In her presentation, Hope had mentioned that state law directs school boards to consider the purchase of waste shredded tires when they are setting up playgrounds. Councilmember Tom Mesaros asked City Attorney Jeff Taraday if such a directive had any bearing on the city’s decisions about crumb rubber use, and Taraday responded that it did not.
Another point of concern to some was whether a crumb rubber ban should apply only to sports fields and playfields or also to playgrounds that use rubberized materials. Hite noted that the city has been discussing the idea of creating at least one accessible playground in its parks system, and that a rubber surface is much easier for those in wheelchairs to navigate than the wood chips used currently.
Hope said that city staff recommends that any ban or moratorium approved by the council include a three- to five-year sunset period so that the council can review any new data that is comes in on crumb rubber. City Attorney Taraday said the city would be “blazing a trail” if it banned crumb rubber, noting that there is no precedent for such an action nationally. “I believe the city has the power to do that if it wants to,” Taraday added.
“I’m certainly not a fan of crumb rubber and I don’t see a place for it in our city,” Mesaros said. “But I am concerned about overreaching our bounds.”
Citizens who have testified in the past on the topic, as well as a few new speakers, showed up to make their feelings known; many of them — with health and safety concerns — were wearing “Ban Crumb Rubber” buttons. Ruth Blaikie told the story of her son, who recently transferred from Meadowdale High School to Edmonds Heights K-12 School (located adjacently to newly installed crumb rubber fields) and had an asthma flare-up after playing football with friends on the new turf.
Meadowdale High School Booster Club President David Harvey, who has played and coached soccer for 30 years, urged the council to be cautious and do their research while considering a possible crumb rubber ban.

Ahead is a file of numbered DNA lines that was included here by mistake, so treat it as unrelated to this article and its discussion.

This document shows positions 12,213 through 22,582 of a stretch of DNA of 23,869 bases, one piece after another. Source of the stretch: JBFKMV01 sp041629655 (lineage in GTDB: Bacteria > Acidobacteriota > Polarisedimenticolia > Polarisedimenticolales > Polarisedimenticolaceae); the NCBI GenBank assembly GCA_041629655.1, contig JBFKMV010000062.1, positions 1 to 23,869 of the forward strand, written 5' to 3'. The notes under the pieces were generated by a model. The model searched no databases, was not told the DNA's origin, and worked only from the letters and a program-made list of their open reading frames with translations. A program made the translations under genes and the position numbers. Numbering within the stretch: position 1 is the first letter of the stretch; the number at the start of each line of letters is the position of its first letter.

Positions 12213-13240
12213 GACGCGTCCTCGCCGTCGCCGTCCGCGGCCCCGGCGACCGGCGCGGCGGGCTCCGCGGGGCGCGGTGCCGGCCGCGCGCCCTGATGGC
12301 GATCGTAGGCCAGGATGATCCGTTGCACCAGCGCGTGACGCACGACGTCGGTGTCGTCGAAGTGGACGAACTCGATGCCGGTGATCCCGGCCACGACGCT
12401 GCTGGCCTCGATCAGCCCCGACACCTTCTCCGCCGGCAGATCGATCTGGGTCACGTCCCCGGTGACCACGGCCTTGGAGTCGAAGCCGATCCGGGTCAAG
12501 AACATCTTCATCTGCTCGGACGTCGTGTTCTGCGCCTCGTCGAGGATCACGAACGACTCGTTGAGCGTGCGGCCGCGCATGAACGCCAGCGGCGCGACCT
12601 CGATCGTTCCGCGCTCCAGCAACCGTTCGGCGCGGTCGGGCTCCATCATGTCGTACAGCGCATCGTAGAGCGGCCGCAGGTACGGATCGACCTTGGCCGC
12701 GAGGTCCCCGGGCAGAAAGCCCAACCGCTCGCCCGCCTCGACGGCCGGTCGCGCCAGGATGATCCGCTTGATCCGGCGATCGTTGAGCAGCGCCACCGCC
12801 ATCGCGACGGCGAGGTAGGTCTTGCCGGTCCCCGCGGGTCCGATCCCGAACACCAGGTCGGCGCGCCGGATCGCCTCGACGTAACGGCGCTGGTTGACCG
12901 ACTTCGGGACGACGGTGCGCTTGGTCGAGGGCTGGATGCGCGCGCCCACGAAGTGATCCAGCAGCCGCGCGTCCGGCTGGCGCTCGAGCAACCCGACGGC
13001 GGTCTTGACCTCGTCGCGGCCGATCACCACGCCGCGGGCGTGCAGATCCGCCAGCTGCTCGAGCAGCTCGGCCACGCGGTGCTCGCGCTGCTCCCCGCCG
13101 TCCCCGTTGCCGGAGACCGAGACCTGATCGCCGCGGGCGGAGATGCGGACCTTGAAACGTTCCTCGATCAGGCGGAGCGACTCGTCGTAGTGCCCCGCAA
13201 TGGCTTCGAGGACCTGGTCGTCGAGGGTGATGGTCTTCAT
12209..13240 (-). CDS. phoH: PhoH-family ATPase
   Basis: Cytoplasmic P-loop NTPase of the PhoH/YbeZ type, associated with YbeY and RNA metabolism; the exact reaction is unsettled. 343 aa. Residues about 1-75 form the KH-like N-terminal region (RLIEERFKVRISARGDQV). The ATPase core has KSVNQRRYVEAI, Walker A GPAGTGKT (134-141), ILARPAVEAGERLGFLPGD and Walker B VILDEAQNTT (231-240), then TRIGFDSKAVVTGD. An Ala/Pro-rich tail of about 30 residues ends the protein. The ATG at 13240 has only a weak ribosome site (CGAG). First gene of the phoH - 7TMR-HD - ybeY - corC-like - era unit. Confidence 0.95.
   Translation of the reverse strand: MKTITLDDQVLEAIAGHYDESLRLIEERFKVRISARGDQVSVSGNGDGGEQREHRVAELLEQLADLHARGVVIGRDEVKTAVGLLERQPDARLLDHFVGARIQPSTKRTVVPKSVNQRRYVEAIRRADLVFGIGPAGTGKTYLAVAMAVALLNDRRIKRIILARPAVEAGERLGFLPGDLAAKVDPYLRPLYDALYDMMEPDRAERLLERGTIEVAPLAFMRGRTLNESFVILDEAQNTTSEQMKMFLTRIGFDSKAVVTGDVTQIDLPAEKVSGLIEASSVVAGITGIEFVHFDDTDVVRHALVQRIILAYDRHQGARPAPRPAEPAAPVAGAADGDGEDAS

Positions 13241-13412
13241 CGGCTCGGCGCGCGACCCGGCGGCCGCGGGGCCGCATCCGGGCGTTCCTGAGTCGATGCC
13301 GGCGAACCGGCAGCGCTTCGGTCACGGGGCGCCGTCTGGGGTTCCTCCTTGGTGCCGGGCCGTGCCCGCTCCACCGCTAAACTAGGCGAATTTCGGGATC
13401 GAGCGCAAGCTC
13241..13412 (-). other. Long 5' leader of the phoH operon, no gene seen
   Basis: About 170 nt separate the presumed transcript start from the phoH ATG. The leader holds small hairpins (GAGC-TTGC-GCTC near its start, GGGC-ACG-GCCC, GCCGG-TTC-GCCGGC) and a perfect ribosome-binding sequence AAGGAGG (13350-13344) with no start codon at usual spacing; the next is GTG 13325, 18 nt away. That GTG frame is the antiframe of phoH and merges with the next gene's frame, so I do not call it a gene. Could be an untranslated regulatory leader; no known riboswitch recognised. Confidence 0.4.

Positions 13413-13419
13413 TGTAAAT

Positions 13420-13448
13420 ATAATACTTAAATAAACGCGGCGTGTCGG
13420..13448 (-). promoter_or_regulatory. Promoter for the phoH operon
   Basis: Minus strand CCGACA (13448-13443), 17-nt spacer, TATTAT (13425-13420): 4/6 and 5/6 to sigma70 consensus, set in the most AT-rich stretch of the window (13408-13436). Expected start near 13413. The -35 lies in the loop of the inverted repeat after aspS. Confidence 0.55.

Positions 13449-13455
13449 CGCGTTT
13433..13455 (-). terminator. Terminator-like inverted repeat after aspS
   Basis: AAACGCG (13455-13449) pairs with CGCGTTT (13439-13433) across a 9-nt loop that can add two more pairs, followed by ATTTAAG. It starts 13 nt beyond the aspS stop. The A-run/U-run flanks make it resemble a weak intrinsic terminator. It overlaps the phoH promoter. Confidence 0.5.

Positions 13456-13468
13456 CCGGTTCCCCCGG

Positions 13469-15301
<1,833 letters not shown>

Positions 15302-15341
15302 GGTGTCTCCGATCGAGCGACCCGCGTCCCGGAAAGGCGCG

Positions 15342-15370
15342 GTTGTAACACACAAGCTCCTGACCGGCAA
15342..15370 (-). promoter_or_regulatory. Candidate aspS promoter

State Senator Maralyn Chase (32nd District), who lives in Edmonds and whose grandson plays soccer, said she plans to introduce a bill in the upcoming session of the State Legislature calling for a statewide moratorium on crumb rubber playfields.
Also during the meeting, the council:
- heard about a planned upgrade for audiovisual equipment in the council chambers, which will include a wide range of technology improvements that will benefit both those attending council meetings and those appearing in district court, which uses the chamber during daytime hours. Among them: a new audio system, new projectors and screens including individual screens for each councilmember to view presentations, and an electronic system for tracking councilmembers’ votes.
- listened to a report from the city’s lobbyist about upcoming priorities in the 2016 state legislative session.
- received and placed on next week’s consent agenda easements from Edmonds-Woodway High School for the 76th and 212th intersection improvements.
- continued discussions about the proposed 2016 budget.
Due to the lateness of the hour, a discussion was postponed until next week on the future of the Citizens Economic Development Commission, which is scheduled to sunset at the end of 2015.